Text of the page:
#LentWithESC – Day 27

Paradoxical Pardon

Stephanie McCullough

Grace-on-the-Hill corps member

Throughout college, I spent my summers working at an incredible Christian summer camp in northwest Arkansas. On the very first night every session, we would go over four tenets of God: righteousness, judgment, love, and mercy. It can be a lot to wrap one’s head around. How can the Lord perfectly balance judgment in one hand and mercy in the other? How can God be total and perfect love while being righteous and just? (My tiny human brain struggles to reconcile the Creator’s divine mystery; my thoughts and ways are so very different from His.) Yet perfectly and beautifully, our Father encompasses all.

The passage in Numbers tells a story of God’s judgment and mercy, all wrapped into a neat paragraph. Full of poisonous serpents, it can be a bit jarring to read, particularly for anyone who experiences ophidiophobia. The Psalm draws us back to those giving aspects of God — great mercy, delivered them wonders, etc. To focus on just the judgment or just the mercy severely sells the Lord short.

The Creator of the UNIVERSE is so much more than those four basic qualities; beyond that, God on the whole is way more than we could comprehend. Our God is one to imitate, so I personally am super thankful for the example in Christ. Jesus, flesh as fragile as mine, served and loved in utmost humility; His example is a driving one in my life and the lives of so many around me.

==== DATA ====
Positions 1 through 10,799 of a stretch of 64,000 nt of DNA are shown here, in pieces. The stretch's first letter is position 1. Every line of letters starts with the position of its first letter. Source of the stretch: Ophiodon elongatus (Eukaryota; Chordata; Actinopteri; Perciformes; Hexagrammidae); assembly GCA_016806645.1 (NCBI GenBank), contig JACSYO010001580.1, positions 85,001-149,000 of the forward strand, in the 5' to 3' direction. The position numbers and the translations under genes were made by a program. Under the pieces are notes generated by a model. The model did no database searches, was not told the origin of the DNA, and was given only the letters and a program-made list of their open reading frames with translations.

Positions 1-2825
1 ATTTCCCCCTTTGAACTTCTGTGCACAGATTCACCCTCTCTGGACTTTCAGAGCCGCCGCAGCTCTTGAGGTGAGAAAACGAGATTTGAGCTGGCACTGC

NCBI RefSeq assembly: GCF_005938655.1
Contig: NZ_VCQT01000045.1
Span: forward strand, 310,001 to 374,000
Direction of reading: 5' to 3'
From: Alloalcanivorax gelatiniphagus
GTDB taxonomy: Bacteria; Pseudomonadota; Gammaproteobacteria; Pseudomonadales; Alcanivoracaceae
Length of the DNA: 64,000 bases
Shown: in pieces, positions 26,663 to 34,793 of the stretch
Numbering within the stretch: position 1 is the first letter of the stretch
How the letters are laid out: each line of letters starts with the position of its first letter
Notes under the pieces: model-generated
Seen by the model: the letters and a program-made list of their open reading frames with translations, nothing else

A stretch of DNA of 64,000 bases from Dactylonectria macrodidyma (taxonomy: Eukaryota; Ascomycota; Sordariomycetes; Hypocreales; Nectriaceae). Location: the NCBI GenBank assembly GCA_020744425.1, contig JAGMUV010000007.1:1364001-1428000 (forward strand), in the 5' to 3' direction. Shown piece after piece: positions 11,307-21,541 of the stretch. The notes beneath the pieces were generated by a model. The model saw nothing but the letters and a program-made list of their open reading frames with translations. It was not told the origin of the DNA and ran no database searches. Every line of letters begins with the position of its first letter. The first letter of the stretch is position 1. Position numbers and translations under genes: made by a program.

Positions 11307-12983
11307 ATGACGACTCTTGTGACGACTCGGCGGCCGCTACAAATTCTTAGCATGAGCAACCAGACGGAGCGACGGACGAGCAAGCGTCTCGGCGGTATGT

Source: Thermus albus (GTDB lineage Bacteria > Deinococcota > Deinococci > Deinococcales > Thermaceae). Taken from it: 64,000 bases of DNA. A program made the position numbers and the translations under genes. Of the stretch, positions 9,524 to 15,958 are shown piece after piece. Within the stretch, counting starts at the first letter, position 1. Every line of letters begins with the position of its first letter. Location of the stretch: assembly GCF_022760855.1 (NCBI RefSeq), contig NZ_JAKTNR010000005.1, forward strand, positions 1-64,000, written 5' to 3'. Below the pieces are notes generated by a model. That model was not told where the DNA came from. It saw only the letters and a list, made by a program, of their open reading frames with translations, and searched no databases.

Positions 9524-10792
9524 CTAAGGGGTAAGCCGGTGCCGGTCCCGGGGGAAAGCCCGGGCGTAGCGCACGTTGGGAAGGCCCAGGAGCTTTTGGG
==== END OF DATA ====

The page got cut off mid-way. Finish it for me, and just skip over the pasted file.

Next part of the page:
It’s a wondrous thing to gather energy to do good work from the Lord, just as Christ did before us. In imitating Jesus we depend on the good mercy of the Father and are made alive with no reference to accolades or accomplishments. I love the eloquent reminder of this in Ephesians. We are saved by grace by a loving God, Who despite being the ultimate Judge is willing to care about our souls, our brief yet miraculous wisps of life.

Grace is where it’s at. We silly humans get so hung up on the negative; nay-sayers point at the poisonous serpents and plagues and claim we serve a cruel and purely judgmental deity. Even Christians (who should know better) try to play God and condemn one another, whether or not the issues have anything to do with salvation. John 3 reminds us of the grace and light from the Lord. This light is of Christ, shining through the bright souls of the redeemed. God’s perfect and might love covers a multitude; this is the new fashion of judgment for those in the Lord’s light and peace. Let us rejoice in this gift that morphs His judgment from a scary field of snakes into a celebration of life and renewal.